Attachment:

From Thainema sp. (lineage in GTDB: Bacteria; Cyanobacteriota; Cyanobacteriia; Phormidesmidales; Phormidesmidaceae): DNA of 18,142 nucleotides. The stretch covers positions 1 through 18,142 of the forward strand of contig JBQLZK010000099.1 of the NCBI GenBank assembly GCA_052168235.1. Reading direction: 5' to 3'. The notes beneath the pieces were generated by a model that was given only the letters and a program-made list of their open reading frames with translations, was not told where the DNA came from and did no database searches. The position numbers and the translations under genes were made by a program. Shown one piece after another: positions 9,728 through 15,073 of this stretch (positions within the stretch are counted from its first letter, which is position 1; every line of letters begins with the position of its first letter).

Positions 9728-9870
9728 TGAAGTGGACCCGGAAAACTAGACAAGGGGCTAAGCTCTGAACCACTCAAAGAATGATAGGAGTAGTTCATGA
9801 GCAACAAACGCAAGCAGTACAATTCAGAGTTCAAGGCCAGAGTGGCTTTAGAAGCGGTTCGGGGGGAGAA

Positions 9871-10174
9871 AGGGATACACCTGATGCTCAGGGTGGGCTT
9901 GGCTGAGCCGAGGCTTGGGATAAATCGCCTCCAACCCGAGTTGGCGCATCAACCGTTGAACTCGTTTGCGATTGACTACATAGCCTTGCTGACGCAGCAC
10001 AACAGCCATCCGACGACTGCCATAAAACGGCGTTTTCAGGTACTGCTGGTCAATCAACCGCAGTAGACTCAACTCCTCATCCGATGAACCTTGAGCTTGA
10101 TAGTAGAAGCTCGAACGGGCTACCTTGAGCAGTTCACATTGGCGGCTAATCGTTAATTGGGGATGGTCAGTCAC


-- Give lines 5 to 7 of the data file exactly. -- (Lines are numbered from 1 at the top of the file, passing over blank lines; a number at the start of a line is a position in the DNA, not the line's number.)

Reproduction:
Positions 9871-10174
9871 AGGGATACACCTGATGCTCAGGGTGGGCTT
9901 GGCTGAGCCGAGGCTTGGGATAAATCGCCTCCAACCCGAGTTGGCGCATCAACCGTTGAACTCGTTTGCGATTGACTACATAGCCTTGCTGACGCAGCAC